At last week's meeting of the advisory committee that meets periodically to serve as a sounding board for the Monett City Council, Mayor Jim Orr announced that the $1 million lease purchase that allowed expansion of the Monett Municipal Golf Course to 18 holes had been paid off. The council under Mayor Jerry Fulp set up a $100,000-a-year payment schedule for the project.
Looking back, expanding the golf course was one of the most straightforward and well-designed undertakings the city has done. The expense did not squeeze the city government. The final product is very attractive and a fine asset to the community.
For those who don't remember the conflagration that erupted in 1990 over the previous city council's attempt to expand the golf course, the fight centered around two issues. Opponents felt the golf course only served an elite few, people who were well enough off that they didn't need a handout from the city.
The argument about the golf course elite will always be there. In reality, city services target specific groups one by one. Very few besides utilities serve all the people all the time. You don't see that many senior citizens at the North Park ball fields or children at the airport. The availability of all the services combined help the community as a whole.
The second issue about the golf course arose over the way the city council pursued buying property without public consultation. Monett's councils have been much more open ever since.
The other major fight from the early '90s was about the form of Monett's city government, and that issue resurfaced in comments made by candidates in Monett's primary vote this week.
There's no question that a three-person city council is an oddity. The winners in the public vote in 1991 over changing to an alderman-ward form of government trumpeted one message: if it isn't broke, don't fix it.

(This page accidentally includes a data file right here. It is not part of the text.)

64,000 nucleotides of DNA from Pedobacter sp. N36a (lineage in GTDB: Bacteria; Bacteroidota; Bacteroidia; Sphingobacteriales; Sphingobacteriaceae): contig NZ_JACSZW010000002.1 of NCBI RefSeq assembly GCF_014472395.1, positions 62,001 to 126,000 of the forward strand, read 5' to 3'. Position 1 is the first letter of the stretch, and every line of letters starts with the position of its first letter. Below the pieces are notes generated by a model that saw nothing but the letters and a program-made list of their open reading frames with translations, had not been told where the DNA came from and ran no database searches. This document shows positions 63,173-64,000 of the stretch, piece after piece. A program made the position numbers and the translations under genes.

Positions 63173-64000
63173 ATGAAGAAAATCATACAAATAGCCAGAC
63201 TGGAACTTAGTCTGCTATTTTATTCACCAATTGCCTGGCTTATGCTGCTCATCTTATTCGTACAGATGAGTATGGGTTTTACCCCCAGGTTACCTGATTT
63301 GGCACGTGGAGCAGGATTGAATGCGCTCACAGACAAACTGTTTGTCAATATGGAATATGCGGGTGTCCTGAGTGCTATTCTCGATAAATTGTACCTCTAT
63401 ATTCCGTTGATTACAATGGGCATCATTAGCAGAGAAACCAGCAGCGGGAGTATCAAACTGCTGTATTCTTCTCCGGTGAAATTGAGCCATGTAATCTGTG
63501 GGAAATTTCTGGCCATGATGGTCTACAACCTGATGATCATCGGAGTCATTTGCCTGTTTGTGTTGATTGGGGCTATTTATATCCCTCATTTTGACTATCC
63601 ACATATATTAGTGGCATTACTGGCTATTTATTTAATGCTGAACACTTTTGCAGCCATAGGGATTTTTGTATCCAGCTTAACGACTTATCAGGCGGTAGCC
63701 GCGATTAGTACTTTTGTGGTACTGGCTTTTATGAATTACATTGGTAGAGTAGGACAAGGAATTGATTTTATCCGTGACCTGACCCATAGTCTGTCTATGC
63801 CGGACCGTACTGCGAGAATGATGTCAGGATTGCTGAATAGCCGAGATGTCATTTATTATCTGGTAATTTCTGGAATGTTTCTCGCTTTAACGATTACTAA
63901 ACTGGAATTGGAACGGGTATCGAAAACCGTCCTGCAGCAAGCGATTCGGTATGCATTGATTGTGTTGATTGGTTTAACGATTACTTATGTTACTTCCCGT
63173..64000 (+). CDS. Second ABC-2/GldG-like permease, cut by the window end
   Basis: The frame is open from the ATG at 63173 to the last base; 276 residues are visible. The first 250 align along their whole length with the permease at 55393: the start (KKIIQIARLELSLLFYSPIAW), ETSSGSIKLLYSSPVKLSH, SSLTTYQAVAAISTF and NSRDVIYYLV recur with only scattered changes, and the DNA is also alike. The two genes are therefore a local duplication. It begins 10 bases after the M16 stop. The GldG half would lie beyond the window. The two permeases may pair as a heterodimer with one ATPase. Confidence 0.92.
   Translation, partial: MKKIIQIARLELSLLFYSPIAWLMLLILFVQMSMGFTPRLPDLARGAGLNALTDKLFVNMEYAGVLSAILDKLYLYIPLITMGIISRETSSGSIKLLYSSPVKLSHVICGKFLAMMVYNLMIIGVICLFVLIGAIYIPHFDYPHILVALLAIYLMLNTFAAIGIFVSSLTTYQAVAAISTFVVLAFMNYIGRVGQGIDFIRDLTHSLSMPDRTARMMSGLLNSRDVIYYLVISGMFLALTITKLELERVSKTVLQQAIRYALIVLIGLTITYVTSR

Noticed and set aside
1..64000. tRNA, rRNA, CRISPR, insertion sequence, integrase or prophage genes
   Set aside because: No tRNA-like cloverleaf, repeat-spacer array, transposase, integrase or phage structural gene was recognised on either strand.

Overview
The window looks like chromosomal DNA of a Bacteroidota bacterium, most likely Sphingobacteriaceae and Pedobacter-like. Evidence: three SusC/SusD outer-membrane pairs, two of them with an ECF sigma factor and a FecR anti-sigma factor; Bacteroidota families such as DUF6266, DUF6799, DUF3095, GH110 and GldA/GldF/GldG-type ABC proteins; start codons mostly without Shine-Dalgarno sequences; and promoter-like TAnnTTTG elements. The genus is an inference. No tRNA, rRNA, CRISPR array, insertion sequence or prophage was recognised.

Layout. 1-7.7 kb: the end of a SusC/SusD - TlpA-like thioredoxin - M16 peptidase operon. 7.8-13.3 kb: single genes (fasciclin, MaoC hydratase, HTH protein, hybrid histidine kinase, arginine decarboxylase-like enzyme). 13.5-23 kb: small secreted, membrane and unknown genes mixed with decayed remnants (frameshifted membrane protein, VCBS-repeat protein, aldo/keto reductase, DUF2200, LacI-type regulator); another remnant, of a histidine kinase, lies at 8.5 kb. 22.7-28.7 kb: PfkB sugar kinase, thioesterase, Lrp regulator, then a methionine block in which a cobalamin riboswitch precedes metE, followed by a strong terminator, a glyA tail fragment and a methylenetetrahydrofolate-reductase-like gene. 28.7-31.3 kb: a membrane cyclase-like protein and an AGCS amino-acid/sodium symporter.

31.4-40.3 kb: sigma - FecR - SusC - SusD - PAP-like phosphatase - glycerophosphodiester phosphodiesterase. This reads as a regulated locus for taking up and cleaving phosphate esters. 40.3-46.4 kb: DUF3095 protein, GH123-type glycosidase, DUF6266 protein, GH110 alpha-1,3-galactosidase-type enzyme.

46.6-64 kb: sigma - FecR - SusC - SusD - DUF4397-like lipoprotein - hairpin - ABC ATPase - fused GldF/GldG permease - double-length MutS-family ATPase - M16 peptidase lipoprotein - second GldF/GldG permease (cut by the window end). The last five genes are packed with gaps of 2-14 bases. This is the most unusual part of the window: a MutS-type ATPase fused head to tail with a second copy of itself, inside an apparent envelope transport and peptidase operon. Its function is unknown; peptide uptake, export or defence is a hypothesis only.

In the last 25 years, Monett's form of government has had two major failures directly related to its structure: the Gillioz Theatre and the purchase of land east of the city for flood control. In both cases, one commissioner said no. In matters involving significant money, one veto is enough.
There's no guarantee that a bigger city council would necessarily represent public opinion any better. The danger in trying to please everyone is that often no one is satisfied. The reason the city council was changed to a commission form of government in 1914 was because the nine-person city council was indecisive and unable to see the long view.
We should continue to have the conversation about how well Monett's city council is representing the public. It's a constant challenge. The two big failures may be attributable to not keeping the best interests of the public foremost in the conversation. Those who wish to argue for change will have to make a more compelling case, especially in an era when government is generally known for paralysis and inefficiency.
As it is, two mistakes in 25 years is not bad, and sometimes, as in the case of the golf course, it all turns out well in the end.